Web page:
Straw can be used for annuals. It’s also an especially good choice for covering strawberry plants. You will need to maintain a 3-inch depth.
If you want to lower your soil's PH levels, pine needles make an excellent mulch. Since they will make the soil more acidic, use them only in areas where this will be beneficial to your plants, such as blueberries and white potatoes.
On empty garden beds, a layer of sawdust will look nice and add nutrients to the soil over time. However, it is acidic so keep that in mind.
When is the best time to apply off-season mulch?
There are two ways to think of winter mulching to help you decide when to apply mulch. Do you want to warm up the soil, or do you want to keep it cold?
If you have fallow beds, you can apply mulch at any time since it will not disturb growing crops. Using mulch on empty garden beds will benefit the soil by keeping it from eroding or becoming compacted while also suppressing weeds and adding nutrients. Another option to mulch for fallow beds is to grow a cover crop.
Mulching Before VS After a Freeze
If you still have some annual plants in the ground and want to extend the growing season, apply mulch when the temperature starts to fall, and there has been a light frost but before there has been a hard freeze. Look at our blog for more information on extending the harvest and overwintering. For mulching perennials, wait until a hard freeze to apply mulch. Once there has been a hard freeze, the perennial will go dormant. During this dormant period, the mulch will help protect the plant from the upheaval of the freeze/thaw cycle that can happen in the early winter. The mulch also gives another layer of organic material that can benefit the soil.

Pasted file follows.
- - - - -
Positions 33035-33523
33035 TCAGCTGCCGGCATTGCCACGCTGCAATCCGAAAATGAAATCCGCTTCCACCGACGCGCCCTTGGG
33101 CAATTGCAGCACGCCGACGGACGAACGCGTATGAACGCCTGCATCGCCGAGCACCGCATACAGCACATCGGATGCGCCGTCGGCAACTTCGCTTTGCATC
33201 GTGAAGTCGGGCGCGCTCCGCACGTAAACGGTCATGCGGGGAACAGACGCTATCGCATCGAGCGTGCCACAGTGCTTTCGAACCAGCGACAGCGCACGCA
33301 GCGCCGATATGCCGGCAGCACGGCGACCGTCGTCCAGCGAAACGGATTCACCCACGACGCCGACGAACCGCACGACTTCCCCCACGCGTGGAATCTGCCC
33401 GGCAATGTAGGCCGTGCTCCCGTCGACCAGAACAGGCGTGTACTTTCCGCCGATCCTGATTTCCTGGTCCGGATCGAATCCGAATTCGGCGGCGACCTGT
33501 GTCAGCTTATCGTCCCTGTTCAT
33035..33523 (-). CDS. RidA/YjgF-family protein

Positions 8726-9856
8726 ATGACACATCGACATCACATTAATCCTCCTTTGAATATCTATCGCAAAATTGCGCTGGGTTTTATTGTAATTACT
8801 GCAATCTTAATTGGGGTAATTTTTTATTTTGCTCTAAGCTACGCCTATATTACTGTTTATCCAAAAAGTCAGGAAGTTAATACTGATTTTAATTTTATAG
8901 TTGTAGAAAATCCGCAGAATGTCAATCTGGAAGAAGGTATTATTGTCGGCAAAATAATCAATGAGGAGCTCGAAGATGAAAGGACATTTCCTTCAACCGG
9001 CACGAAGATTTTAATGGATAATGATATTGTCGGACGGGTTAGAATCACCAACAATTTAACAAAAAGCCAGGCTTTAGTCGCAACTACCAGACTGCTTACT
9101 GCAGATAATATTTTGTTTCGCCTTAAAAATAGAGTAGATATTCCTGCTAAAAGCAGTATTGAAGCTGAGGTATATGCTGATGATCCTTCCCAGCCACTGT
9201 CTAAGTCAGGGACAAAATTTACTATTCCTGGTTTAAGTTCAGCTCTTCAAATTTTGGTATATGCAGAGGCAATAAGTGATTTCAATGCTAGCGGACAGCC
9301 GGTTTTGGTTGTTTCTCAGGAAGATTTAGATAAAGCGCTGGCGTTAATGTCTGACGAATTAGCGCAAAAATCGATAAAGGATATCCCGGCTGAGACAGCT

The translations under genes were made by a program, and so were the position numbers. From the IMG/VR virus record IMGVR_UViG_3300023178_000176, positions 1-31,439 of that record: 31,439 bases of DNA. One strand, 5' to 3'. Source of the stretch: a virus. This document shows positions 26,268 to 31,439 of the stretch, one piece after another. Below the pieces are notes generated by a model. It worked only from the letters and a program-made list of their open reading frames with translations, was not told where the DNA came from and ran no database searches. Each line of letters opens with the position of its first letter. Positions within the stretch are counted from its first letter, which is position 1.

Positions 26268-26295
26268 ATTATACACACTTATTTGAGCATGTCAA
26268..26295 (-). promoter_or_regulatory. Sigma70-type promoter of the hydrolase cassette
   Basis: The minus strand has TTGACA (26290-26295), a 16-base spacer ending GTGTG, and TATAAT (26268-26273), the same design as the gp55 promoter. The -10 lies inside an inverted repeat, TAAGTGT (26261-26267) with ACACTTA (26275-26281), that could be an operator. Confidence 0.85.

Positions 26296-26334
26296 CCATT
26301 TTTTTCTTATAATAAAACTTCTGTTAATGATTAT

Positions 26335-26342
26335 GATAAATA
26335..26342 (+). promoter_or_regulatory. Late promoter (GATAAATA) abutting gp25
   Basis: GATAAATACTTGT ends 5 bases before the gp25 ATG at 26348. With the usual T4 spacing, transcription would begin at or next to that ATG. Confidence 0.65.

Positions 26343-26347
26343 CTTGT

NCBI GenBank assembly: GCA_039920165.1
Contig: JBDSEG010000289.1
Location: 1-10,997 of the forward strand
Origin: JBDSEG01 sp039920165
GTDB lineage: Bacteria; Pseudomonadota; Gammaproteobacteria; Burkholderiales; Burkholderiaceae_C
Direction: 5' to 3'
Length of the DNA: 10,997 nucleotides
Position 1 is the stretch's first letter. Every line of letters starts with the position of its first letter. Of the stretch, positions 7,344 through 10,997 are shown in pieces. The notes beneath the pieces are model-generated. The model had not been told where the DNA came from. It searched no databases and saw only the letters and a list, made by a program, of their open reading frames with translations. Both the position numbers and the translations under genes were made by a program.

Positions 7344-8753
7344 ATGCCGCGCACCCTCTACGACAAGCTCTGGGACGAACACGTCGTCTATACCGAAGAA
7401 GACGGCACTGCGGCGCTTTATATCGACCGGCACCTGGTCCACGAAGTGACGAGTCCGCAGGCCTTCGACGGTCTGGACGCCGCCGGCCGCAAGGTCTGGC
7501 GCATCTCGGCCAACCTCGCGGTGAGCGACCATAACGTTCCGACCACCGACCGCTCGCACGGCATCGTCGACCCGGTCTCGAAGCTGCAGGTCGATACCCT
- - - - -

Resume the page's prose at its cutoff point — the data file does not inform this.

How much mulch should I use/apply?
When you think of winter mulch as a blanket for your garden, you want to make it warm and cozy but not smothering. If there are plants under the mulch, the mulch needs to have air pockets so that the plant still gets oxygen.
When using grass clippings, keep them in thin layers. They can easily become compacted and oxygen-deprived and unable to break down into the soil.
Lasagna mulching is also an option. This involves adding layers of brown and green material and allowing it to decompose in the garden.
For woody plants, leave some space between mulch and plants to discourage rodents from eating the plant as they tunnel through the mulch. Also, plants can get “cankers” caused by fungi or bacteria from mulch that is too close.
In the spring, when you no longer need a heavy blanket, remove mulch slowly, so the ground warms up slowly. This will allow the perennials to start sprouting. Then, after the more severe weather is past, just move the mulch over to plant your spring crops.
The last thing you may want to consider with off-season mulching is your garden walkways. Winter or off-season is a great time to plan your garden paths. Do you need more room to maneuver between beds? Did the paths get too soggy?
Now is the time to make the needed changes and add mulch to have an even better garden in the spring.